Tuesday, December 8, 2020

War Within Myself

War Within Myself

By Daniel K.


I've been fighting a War Within Myself all my life,

Tired of the hurt, the pain, the strife.

Anger consumes me from day to day,

Cellies now walking on eggshells, unsure of what to say.

I do pray each night for the peace that I need in my heart,

I need it before I tear what friendships I have apart.

Prison has a funny way of doing some things,

Leaves me wondering what tomorrow may bring.

I'm tired of the hate, anger and pain that I feel,

I just want my heart and soul to be healed.

I want to be able to simply laugh at a joke,

I need someone to help me before I lose all hope.

My heart is almost completely hardened with what I've been through,

I need someone, anyone, maybe that someone is you.

I'm fighting a War Within Myself, and I'm so tired,

So nervous, scared, like I'm on a high tight wire.

I hope that I don't fall before someone catches me,

But then again... maybe it's my destiny.



Rarely, have I come across a poem which so perfectly describes my current state of mind. Daniel K.’s poem “War Within Myself” was first published on February 20, 2019, in partnership with Free Minds Book Club & Writing Workshop, an organization based in Washington DC that elevates the voices of those directly impacted by the prison system through creative writing. (The poet’s last name was withheld on request in consideration of their privacy.) 


While “War Within Myself” is about being in a literal prison, I think many of us have found ourselves more in a metaphorical prison at one time or another. Yesterday, my dominant emotion/feeling was, I am tired. Sometimes, we can’t pinpoint what we are tired of or if we are just tired of everything. When someone has depression, there is always a “war within ourselves.” We become a prisoner of our emotions. It causes an inability to function within our day-to-day tasks. We may find ourselves tired of the hurt, the pain, the strife, and the anger that consumes us at a given moment.


Depression can affect everyone around us. In the poem, Daniel K. writes, “Cellies now walking on eggshells, unsure of what to say,” It can be the same for our friends and family. They often do not know what to say or do to help us. We may see a doctor about our depression, and medication can sometimes help. But some people are too embarrassed to see a doctor. Hopefully, we seek help from somewhere or someone before a breaking point, before we lash out at those we love. Sadly, some people turn to more destructive means. What we most long for is for our “heart and soul to be healed.”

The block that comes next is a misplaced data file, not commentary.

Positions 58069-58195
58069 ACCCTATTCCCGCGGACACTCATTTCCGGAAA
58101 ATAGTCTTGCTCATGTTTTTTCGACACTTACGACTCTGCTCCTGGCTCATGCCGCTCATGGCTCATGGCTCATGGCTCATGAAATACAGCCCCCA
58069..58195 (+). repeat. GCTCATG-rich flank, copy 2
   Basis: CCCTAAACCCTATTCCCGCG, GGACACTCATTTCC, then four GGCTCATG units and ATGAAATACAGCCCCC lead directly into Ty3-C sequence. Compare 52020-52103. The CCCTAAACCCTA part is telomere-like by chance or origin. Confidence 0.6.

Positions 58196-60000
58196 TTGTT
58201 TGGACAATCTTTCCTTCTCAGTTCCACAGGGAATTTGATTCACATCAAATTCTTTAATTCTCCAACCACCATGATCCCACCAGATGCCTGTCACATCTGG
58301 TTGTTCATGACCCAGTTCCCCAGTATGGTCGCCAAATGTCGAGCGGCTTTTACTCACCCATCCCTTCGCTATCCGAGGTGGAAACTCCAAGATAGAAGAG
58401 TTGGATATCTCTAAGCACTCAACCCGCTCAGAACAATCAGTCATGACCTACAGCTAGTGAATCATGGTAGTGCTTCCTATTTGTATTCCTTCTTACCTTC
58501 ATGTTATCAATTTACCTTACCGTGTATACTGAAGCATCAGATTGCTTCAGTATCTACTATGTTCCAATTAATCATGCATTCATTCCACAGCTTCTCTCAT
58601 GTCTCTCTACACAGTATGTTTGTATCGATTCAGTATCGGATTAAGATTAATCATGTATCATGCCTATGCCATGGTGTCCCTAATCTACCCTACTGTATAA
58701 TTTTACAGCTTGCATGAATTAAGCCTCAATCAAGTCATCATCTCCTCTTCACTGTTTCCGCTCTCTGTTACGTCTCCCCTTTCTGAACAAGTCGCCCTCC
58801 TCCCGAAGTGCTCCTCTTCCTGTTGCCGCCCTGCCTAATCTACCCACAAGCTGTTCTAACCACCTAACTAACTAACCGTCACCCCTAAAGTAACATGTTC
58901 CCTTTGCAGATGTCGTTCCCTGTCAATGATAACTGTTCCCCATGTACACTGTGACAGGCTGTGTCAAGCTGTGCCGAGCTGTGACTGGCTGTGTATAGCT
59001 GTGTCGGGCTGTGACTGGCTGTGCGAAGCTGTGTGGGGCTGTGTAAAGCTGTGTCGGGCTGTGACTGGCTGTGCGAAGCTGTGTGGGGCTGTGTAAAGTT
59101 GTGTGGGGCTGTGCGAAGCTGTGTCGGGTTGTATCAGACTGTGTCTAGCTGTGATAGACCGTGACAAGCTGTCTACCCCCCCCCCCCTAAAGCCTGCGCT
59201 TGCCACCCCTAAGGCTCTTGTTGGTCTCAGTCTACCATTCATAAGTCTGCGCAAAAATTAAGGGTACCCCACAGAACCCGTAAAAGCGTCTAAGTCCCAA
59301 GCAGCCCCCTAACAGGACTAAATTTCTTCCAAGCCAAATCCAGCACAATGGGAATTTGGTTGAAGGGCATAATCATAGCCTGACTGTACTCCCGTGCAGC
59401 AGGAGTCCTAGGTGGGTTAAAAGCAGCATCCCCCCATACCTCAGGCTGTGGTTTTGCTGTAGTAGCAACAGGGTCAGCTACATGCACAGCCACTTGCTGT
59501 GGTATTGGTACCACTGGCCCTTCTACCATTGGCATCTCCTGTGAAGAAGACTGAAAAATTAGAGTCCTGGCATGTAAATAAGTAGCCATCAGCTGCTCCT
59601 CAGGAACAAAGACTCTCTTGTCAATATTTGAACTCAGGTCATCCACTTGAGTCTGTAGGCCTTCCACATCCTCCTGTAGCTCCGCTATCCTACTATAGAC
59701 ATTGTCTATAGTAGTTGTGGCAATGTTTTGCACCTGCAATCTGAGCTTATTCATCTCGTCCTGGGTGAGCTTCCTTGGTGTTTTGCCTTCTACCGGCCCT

We want joy back in our lives. We need something to hope for in our lives. We must lean on friends and family who want to help us bring that joy and hope back into our lives. My depression is often fleeting at this stage in my life. There was a time when I found it hard to function from one day to the next. I am better now than in those darker days, but there are times like yesterday when I suddenly became so depressed that the sensation was overwhelming and all-consuming. Sometimes, it helps to concentrate on work or to reach out to a friend, anything to get the mind off my depressed state, but depression is a strange adversary. When you are in its grip, you only want to focus on your depression, and not the things that might get your mind off what is bothering you. Daniel K. ends the poem with the statement, “maybe it's my destiny.” It doesn’t have to be our destiny. We have to allow someone to catch us and pull us back from the brink.


RB said...

Have you ever tried anti-depressants or talk therapy? Any success with that?

Joe said...

RB, I am taking an anti-depressant, and most days it helps. a combination of anti-depressants is what got me through the roughest period of my life. However, even the best anti-depressants can't always keep the depression at bay all the time. It seems to always surface now and again. I also tried talk therapy, but I did not have a very good therapist, and it actually made my depression worse. It is too complicated to explain why those therapy sessions did me such harm, but I have been afraid since then to seek out a therapist. For now, the anti-depressant I take works very well most of the time.

RB said...

I imagine the cold winters don't help the depression. Seasonal affective disorder too?

Joe said...

RB, I’ve never considered seasonal affective disorder being as problem for me. I’ve never been bothered by winter or cold or dreary weather.